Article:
It applies to small to mid-sized businesses too:

There are business opportunities around sustainability as not only is it very topical, it can save companies money and make customers happier. In today’s world, sustainability needs to be embedded in everyday people’s businesses.

Last year I had the opportunity to do commissioned research for a Canadian wealth management firm to gain perspective on today’s business environment for Canadian entrepreneurs across all industries. The interviews opened my eyes and I finally understood the real-life meaning and application of sustainability. I’ll share a few excerpts from The Canadian Entrepreneur Report.

What Is Sustainability? Doing more with less

Stuart Lombard, the Founder of Ecobee (smart home devices and thermostats) talks about the “frenzied family”: they are busier than ever trying to get kids dressed and off to school, fighting traffic, cutting the grass, making dinner, getting to the evening event, etc. How do companies create a more peaceful environment for customers? It’s all about saving them time.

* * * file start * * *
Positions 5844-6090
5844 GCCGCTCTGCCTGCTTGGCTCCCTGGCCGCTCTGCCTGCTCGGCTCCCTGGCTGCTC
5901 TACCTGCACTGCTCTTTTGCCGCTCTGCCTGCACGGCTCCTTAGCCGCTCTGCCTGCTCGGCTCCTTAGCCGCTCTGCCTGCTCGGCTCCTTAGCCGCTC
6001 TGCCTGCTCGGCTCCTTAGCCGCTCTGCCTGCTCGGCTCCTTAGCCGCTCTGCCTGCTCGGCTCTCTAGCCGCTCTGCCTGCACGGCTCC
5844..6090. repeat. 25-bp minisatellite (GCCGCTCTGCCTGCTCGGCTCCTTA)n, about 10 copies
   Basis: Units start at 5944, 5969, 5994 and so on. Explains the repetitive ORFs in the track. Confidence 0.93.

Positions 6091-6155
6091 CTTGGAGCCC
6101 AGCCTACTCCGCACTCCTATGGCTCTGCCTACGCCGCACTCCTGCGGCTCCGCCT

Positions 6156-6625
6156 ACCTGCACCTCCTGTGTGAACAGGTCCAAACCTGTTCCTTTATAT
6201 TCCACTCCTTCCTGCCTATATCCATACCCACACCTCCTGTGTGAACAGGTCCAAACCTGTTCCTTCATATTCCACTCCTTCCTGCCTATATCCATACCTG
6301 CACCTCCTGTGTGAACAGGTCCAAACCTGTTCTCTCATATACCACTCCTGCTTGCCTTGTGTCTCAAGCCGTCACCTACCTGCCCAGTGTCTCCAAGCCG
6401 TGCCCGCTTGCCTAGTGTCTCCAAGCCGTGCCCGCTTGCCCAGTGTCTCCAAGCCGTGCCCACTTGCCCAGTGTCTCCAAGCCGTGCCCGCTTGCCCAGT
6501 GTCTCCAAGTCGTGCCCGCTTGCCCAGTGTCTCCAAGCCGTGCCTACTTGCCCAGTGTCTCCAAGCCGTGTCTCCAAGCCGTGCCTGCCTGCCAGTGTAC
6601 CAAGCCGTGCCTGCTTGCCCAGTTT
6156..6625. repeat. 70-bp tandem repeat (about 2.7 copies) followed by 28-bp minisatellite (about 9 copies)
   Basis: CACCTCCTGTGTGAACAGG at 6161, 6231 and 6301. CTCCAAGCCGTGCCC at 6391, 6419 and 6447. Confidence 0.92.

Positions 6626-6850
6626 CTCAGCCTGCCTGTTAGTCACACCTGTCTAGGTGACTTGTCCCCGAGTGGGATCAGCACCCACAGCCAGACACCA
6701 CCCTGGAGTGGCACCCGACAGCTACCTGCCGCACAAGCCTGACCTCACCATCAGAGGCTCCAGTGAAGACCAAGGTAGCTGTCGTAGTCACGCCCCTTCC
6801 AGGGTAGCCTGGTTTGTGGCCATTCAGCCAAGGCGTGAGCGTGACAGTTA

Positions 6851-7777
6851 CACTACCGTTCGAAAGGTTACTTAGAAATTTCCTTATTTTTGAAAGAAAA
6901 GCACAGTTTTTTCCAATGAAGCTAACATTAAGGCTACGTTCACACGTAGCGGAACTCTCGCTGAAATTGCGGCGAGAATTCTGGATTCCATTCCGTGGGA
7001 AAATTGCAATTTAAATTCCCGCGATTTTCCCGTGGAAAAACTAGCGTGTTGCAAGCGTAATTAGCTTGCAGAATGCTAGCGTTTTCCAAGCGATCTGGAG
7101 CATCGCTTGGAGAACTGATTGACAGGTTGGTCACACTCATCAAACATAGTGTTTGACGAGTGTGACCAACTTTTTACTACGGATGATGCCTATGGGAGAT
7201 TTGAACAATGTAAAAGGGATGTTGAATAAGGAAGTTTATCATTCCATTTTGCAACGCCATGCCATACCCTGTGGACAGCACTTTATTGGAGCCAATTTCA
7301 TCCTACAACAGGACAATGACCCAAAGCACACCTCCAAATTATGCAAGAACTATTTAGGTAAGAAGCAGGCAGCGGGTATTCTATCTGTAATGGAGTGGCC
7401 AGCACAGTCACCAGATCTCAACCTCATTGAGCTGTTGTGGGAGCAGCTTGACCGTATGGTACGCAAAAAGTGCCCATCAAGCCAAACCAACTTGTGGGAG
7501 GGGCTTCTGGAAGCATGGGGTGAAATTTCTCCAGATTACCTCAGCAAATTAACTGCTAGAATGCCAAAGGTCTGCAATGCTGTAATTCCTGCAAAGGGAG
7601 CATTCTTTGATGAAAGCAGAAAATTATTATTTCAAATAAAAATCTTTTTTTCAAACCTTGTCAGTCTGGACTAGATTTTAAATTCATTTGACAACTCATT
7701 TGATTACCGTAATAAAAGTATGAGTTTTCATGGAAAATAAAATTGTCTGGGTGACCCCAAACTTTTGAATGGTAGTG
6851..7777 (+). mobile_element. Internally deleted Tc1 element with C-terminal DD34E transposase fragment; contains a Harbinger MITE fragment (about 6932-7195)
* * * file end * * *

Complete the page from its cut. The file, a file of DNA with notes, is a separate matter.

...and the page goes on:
“Sustainability is about doing more with less—it is just economics. Today’s connected customer has a very busy life. Smart thermostats save energy and reduce carbon footprint without having a negative impact on day-to-day family life.”

Owen Moore is the Founder of BeWhere in Toronto. BeWhere is an Internet of Things provider of real-time information on equipment, tools and inventory in transit and at facilities, reducing the number of trips to service something. Moore explains that even something seemingly low impact like waste bins can improve the lives of today’s busy families and save costs/taxes—the service schedule can now be driven by how full they are, and not just fixed intervals, which makes things more efficient.